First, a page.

A tailor and his assistant become caught up in organised crime in Graham Moore’s compelling drama.
Seven years after winning a Best Adapted Screenplay Oscar for The Imitation Game, writer Graham Moore follows up that biopic with an original, largely effective thriller. Co-written with Johnathan McClain, The Outfit is also Moore’s feature-directing debut.
Leonard Burling (Mark Rylance) is an Englishman operating a small bespoke tailor shop in Chicago circa 1956. Trained on Savile Row, his business is located in a rough part of the city, rife with criminal feuds. But the primary clientele for Leonard’s business includes an Irish-American gangster family who are among the only people who can afford his clothes. His very first client when he started in Chicago was crime boss Roy (Simon Russell Beale), who admired his craftsmanship.
Assisted by secretary Mabel (Zoey Deutch), Leonard avoids learning the grisly intimacies of his most loyal customers’ line of work, but does allow them use of a locked letterbox in the back room for covertly passing on communications. One day, Roy’s actual son, Richie (Dylan O’Brien), and a surrogate one, Francis (Johnny Flynn), collect an envelope with instructions associated with something called ‘The Outfit’.
The following night, before clocking off, Leonard is ambushed by the two men, with Richie wounded from a bullet. With police cars on patrol after the gunfire, they need a hideout while they determine how to smoke out a ‘rat’ in the gang, brought to their attention by the contents of that mysterious envelope.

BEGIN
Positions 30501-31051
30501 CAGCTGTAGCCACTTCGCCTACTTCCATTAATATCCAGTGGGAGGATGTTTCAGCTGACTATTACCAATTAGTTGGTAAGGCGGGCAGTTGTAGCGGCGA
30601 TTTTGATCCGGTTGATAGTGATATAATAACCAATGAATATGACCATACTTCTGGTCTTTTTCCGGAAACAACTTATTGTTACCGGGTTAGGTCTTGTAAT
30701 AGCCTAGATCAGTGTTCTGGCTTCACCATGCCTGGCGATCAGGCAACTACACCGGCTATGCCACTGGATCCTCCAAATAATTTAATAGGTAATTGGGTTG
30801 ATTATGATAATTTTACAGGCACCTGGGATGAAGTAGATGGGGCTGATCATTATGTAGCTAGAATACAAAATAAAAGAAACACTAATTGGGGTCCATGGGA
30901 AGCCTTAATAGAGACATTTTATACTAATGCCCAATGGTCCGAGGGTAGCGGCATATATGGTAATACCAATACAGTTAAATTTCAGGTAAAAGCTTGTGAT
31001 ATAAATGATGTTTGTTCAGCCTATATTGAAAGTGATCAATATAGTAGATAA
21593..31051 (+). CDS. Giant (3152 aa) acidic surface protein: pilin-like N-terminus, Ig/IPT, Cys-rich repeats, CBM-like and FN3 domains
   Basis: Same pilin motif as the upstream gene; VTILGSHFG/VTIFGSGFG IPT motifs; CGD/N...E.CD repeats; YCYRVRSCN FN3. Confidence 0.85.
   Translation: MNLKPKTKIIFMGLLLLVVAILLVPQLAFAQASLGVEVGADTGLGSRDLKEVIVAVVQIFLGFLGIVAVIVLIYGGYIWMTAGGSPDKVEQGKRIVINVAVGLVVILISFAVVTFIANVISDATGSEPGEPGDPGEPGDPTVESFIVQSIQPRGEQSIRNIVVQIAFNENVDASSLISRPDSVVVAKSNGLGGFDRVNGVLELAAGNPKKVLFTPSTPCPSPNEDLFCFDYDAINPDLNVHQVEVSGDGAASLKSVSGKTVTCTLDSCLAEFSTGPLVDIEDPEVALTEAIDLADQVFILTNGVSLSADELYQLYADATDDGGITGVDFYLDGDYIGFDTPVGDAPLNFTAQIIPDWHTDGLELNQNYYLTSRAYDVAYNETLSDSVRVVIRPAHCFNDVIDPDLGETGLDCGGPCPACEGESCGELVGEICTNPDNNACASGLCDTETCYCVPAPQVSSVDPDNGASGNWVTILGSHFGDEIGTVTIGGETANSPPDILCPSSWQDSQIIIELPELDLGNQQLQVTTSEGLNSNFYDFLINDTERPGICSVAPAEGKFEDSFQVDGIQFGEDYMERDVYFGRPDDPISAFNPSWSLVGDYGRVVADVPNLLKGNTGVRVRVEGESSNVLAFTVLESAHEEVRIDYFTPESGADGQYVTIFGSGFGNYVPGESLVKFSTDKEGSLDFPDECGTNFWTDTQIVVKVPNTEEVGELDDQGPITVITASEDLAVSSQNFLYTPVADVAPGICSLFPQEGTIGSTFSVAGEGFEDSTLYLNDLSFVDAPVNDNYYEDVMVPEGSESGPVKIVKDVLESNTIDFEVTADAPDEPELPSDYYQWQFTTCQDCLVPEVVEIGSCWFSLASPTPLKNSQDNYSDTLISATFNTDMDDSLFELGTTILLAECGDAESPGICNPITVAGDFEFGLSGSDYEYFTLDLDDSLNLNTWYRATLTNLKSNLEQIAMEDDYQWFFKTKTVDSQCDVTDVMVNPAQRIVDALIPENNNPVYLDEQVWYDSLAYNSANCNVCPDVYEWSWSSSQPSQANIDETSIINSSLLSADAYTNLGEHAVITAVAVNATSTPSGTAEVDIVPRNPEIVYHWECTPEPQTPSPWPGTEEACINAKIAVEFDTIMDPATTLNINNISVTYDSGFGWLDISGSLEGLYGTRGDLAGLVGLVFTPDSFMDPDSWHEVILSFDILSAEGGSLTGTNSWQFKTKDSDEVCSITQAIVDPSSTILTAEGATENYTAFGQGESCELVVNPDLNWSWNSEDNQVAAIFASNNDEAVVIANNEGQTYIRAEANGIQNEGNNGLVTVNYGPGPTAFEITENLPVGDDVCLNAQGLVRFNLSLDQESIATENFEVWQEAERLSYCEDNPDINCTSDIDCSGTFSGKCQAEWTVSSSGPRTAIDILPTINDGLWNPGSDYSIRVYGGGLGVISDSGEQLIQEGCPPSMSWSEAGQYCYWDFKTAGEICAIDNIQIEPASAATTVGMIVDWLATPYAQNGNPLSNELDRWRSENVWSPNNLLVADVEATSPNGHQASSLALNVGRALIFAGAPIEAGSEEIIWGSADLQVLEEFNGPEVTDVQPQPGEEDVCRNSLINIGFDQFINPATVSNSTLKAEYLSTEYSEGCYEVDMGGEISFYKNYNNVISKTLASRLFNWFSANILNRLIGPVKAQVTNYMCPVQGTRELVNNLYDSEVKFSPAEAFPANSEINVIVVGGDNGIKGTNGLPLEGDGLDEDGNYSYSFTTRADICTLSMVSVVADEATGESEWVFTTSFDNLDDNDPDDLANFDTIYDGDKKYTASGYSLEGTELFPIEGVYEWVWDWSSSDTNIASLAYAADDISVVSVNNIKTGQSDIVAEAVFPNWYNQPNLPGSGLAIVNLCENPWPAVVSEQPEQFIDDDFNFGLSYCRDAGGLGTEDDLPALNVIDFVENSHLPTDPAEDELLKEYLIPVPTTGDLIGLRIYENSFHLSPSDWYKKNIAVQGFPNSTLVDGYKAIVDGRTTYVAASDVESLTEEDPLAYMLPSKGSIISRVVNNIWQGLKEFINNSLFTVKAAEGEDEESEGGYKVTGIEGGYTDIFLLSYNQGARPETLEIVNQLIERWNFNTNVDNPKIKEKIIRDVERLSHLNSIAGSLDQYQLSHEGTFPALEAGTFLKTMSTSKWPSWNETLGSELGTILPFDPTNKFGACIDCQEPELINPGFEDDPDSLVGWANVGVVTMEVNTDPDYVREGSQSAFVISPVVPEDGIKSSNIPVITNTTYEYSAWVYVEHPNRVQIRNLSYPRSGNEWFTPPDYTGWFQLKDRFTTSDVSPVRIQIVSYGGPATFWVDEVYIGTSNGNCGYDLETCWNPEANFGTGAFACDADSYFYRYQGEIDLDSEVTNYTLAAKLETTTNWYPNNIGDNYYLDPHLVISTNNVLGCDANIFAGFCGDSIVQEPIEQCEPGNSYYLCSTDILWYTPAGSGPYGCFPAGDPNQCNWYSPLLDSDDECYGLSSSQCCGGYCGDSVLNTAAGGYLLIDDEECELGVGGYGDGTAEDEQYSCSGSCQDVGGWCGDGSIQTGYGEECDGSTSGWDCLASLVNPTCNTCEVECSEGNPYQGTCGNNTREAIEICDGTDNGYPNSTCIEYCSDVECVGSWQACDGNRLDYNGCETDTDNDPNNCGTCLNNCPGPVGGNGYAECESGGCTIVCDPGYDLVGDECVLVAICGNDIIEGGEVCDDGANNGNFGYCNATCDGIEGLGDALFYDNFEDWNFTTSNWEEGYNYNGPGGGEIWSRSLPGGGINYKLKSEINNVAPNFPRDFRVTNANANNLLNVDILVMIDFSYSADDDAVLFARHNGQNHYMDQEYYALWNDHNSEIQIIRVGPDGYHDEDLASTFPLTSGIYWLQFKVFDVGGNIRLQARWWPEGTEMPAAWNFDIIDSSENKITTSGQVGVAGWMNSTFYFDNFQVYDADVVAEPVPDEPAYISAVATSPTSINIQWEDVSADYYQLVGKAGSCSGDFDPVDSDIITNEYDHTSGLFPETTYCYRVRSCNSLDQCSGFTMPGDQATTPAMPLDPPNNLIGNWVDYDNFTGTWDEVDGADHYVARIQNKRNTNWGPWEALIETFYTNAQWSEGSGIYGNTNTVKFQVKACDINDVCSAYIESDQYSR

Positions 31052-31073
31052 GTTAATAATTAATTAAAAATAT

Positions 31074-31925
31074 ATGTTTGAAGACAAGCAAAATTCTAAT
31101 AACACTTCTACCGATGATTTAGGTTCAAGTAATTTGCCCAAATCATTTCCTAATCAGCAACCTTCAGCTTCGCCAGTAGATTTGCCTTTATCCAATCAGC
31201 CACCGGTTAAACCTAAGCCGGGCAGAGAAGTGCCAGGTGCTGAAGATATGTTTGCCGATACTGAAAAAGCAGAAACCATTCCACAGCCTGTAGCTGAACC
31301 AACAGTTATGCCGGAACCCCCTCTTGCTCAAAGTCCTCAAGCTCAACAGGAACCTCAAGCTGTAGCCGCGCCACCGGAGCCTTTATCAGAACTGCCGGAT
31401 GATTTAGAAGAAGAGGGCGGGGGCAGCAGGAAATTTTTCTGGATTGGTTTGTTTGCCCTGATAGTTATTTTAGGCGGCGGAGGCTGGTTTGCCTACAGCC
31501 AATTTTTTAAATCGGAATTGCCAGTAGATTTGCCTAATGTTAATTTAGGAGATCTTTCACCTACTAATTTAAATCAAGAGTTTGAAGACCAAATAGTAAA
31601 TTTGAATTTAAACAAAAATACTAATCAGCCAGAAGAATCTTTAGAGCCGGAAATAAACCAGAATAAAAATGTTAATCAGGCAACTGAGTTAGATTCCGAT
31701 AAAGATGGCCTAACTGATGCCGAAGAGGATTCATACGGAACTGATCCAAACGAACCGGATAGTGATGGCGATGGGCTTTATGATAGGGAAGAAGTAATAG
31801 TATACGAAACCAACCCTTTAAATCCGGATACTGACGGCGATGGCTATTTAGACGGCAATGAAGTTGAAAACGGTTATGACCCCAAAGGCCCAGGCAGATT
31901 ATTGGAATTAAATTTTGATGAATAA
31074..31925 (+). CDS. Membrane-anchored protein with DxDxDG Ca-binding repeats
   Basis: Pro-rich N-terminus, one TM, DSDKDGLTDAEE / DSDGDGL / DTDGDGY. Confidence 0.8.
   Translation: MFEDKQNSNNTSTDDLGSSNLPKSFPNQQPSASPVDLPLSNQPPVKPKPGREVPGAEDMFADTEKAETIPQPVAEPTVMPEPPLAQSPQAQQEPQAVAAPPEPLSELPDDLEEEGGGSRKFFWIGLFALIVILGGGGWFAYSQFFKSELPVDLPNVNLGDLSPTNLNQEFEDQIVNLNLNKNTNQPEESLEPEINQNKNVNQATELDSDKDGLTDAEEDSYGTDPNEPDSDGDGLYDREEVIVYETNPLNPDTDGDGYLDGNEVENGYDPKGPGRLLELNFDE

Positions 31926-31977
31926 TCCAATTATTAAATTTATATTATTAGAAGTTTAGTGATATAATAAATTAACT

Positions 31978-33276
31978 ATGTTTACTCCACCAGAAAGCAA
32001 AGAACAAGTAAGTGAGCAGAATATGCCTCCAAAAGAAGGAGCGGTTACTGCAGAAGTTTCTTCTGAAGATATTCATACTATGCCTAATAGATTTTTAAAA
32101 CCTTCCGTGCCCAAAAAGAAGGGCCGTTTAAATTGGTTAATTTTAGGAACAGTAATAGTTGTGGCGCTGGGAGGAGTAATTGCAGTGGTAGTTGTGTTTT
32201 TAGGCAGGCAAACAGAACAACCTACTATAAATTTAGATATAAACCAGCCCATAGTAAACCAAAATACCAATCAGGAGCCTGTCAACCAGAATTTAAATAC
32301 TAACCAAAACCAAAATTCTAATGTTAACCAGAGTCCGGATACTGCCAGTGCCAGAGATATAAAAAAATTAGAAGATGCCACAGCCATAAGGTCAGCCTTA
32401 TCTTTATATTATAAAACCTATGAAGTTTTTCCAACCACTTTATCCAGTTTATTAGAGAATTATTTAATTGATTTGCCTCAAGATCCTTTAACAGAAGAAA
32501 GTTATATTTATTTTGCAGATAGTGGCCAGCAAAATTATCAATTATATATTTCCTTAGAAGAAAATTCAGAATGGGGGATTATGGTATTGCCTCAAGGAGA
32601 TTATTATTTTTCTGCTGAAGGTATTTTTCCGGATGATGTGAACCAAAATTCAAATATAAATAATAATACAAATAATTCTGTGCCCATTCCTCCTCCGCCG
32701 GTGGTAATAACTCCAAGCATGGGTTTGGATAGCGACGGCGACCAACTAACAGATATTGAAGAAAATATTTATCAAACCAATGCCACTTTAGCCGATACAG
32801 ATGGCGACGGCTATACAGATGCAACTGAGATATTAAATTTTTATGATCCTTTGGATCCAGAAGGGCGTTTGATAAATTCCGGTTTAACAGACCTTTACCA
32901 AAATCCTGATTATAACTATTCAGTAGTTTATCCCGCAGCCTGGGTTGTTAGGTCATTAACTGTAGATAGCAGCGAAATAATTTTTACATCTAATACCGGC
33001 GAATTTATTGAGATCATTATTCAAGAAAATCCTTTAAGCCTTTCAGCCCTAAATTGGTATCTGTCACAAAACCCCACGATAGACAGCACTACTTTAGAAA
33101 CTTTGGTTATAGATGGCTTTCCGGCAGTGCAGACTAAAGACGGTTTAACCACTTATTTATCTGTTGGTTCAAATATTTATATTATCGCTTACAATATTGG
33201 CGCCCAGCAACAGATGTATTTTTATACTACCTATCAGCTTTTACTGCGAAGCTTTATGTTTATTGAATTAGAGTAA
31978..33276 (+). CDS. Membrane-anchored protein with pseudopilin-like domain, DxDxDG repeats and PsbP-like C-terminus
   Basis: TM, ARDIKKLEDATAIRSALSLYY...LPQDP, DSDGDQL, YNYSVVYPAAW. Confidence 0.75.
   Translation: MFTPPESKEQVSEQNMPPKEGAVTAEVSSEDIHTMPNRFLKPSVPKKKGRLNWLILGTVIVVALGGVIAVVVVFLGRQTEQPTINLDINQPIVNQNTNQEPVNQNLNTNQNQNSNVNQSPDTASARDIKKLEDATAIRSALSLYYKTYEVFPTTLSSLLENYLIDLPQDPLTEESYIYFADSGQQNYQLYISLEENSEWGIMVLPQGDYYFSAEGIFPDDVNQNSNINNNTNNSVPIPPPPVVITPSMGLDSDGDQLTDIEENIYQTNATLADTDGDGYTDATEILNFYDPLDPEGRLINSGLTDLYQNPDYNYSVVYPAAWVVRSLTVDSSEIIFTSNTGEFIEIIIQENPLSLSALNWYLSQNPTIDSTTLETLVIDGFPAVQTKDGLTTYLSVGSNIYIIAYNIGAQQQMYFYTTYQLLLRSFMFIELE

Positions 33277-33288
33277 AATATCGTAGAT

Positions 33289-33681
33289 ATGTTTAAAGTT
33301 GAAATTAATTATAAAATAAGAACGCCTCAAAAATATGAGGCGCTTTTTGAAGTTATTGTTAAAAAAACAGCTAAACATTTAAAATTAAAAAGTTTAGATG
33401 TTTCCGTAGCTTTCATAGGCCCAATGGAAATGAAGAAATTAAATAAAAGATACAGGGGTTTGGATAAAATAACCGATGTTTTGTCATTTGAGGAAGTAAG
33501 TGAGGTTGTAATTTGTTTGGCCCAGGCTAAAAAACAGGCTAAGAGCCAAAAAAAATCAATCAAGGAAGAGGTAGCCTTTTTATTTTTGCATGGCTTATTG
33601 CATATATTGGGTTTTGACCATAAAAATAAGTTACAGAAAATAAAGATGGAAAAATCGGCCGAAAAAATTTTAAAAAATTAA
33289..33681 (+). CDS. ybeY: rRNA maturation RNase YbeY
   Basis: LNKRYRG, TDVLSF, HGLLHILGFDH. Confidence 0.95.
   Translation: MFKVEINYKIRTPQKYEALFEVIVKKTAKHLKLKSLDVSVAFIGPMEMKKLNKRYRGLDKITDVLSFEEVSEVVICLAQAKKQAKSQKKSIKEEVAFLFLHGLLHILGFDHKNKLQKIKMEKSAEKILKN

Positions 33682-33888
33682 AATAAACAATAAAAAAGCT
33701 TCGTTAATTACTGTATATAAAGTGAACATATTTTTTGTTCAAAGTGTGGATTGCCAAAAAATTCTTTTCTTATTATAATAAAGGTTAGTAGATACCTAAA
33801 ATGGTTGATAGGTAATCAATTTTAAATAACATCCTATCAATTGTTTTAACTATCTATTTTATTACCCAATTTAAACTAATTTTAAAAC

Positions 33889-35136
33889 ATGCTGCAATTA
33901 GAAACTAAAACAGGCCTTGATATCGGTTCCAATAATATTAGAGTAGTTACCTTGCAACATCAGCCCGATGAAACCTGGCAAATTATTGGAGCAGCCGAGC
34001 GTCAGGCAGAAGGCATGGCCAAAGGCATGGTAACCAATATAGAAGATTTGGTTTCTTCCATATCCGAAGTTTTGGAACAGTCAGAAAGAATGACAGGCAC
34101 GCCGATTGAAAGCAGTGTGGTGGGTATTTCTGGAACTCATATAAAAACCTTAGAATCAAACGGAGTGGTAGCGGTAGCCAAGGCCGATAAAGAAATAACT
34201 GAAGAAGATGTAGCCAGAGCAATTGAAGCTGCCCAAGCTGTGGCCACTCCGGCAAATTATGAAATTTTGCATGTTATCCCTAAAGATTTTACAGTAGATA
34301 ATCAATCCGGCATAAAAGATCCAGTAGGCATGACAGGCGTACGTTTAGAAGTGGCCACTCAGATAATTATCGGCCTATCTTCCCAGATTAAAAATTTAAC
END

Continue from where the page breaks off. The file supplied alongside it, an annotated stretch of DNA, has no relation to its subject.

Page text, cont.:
Two years on from the start of Covid’s disruptive effect on film production, it’s been interesting to observe just how post-pandemic safety measures have impacted on Hollywood films. You’d be hard-pressed to tell that the sprawling Licorice Pizza was entirely shot under Covid restrictions, while the staging of even basic conversation scenes makes it completely obvious in green screen-heavy blockbuster Spider-Man: No Way Home.
A Focus Features/Universal release, The Outfit occupies a sweet spot in-between. A chamber piece with a small, charismatic cast, in a location made vivid thanks to strong production design, would seem an ideal model for lower-budget counter-programming efforts, should audiences show up. And with Dick Pope on cinematography duty, the visual realisation tends to avoid staginess.
That said, one of the few points of artistic compromise is driven home by a line late in the film, coming from Violet (Nikki Amuka-Bird), head of a rival French organisation. “Mon dieu, this city,” she says of recent events. As much as the dialogue throughout attempts to paint a picture of the Chicago neighbourhood, the only exterior shots in the entire film are those of the outside of Leonard’s shop on a London soundstage. And while the involved weapon is admittedly heavily foreshadowed, one particular violent moment in the climax nonetheless comes across like a studio-mandated request for something pulpier to close the film on.
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